Browser-based games are uniquely positioned at the intersection of the web and games, inheriting all the capabilities and resources of the web and browser technology. However they also face many of the same problems associated with developing for the web, while still retaining the intrinsic challenges of game development. One fundamental challenge of web development is providing access to the diversity of devices accessing the web, allowing users to interact with content regardless of platform or connectivity. One strategy for working with such diversity — progressive enhancement — is of significant benefit to browser-based game developers, and can help realize the full potential of games on the web.
Progressive enhancement is a web development strategy whose basic principle is to begin with the simplest representation of content, adding complexity as required, up to the limitations of the means of access. Its goal is to always provide content regardless of the capabilities of the device used to access that content. In practice, this means starting with pure content (text, images, etc.) and adding features to enhance the representation of the content (fonts, colors, etc.) toward aesthetic and utilitarian goals without creating dependencies on those features.
As more people use mobile devices for web browsing, web developers have adopted a “mobile first” approach, taking into account the reduced technical capabilities of mobile browsers and networks, simplifying the display of content to maximize performance and accessibility. By applying this same approach, browser-based game developers can create games playable on a wide spectrum of mobile devices operating on unreliable networks, while allowing for increased capabilites and advanced features on other devices. Simply put, using progressive enhancement in browser-based games can allow more players to play more often.
From a technical viewpoint, any game can be reduced to a simple set of data with an interface. Players provide input through the interface, rules define how the input affects the data, and a representation of the data is returned to the player back through the interface. If we begin with a simple representation of the data, with a simple interface, we can design a game that can be played using simple means.
To demonstrate, we can start with a simple maze game where the player moves from a starting point on a two-dimensional map to an end goal. As data, the game world is merely a two-dimensional array of spaces, each of which may be occupied by either a wall, the player, the goal, or nothing (empty space which the player can move through). We can represent the state of each space (i.e. what occupies the space) just by using ASCII characters:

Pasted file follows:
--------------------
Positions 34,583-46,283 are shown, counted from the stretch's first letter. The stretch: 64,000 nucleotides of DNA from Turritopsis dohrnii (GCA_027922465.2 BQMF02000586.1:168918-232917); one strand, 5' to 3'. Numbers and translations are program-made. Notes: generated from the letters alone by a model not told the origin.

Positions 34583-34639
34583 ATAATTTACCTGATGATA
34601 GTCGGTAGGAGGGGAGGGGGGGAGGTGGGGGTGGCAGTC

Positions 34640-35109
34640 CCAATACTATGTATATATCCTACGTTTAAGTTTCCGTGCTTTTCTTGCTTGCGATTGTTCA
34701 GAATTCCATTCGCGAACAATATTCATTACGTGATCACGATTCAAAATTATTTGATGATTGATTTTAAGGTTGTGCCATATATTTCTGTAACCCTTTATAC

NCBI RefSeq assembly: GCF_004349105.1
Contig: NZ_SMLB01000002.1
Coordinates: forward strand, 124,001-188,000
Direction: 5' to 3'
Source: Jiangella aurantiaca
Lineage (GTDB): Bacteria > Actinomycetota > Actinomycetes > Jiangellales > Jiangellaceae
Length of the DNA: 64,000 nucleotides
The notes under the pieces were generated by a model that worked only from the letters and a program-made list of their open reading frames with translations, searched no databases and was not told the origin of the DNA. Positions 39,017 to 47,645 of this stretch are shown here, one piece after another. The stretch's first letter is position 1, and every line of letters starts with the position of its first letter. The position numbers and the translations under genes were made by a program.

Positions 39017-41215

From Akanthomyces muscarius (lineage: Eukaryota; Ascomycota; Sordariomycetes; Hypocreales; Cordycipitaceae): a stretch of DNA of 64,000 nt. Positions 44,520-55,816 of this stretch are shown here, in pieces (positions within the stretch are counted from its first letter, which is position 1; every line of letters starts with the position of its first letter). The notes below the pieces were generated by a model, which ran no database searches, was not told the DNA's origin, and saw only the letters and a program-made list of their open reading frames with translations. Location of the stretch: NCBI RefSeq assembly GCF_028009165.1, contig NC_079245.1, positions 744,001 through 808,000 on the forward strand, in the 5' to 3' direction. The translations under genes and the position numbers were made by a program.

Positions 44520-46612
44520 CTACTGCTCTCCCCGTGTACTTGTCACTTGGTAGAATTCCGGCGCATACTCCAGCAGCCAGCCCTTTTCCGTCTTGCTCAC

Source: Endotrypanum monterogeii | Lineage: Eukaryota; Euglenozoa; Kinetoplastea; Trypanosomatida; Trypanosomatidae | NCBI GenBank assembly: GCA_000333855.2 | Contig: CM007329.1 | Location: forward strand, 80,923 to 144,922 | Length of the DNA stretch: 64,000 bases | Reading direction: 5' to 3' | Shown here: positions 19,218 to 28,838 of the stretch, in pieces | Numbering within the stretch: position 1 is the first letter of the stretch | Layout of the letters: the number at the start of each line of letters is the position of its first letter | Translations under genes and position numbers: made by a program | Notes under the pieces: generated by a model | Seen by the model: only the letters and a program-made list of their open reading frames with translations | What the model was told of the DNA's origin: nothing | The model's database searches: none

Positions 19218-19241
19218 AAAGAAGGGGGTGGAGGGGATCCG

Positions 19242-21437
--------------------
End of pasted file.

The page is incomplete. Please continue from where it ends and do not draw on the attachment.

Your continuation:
Of course this is an extreme example, and modern browsers — even on most mobile devices — are capable of far more than this example shows. However, by starting with a simple representation like this, we have established a foundation from which we can add complexity without becoming dependent upon it.
Just by adding simple colors and a small amount of layout styling via CSS we’ve vastly improved the look and feel of the game. The additional HTML has no affect on the game’s data model, and it will still work as it did before with CSS disabled.
At this point the code doesn’t require any conditional logic based on browser capability, but if we want to continue adding visual complexity we’re going to need to detect what features we have access to. To accomplish this, we’ll use the Modernizr.js library and add more complicated CSS to improve the look of the game.
Modernizr performs a series of tests, and based on the results, applies classes to the html element of the page. This makes it easy to use feature-specific CSS rules to enhance the content. In the example above, we’re replacing the solid background colors of the tiles with images, but only if the browser supports the background-size property. In this case, we want to be able to use background-size to ensure the image fills the entire tile regardless of the tile’s actual pixel dimensions. In addition, we are checking for CSS animation and transition capability, allowing us to animate the rotation of the goal and transition the location of the player.
At its core, progressive enhancement is about providing access to content and giving the user control of its presentation. In the next example, I’ve added a simple radio button to control how the game gets displayed. Given the foundation we started with at the beginning and building progressively upon it, creating methods of customization like this requires a small amount of effort.
We can easily control what features are used, not only based on the capabilites of the browser, but on the preferences of the player. We could even step back to the simplest version of our game and create a version playable by voice control, or through a screen reader, and maintain the ability to upscale to a fully animated graphic experience. As a result, progressive enhancement techniques can help browser-based games have an incredible, unique level of customization, while increasing the availability of great gaming experiences to everyone.
About the author
Justin is a maker of games and other fine things. You can follow his blog at justincrounds.org.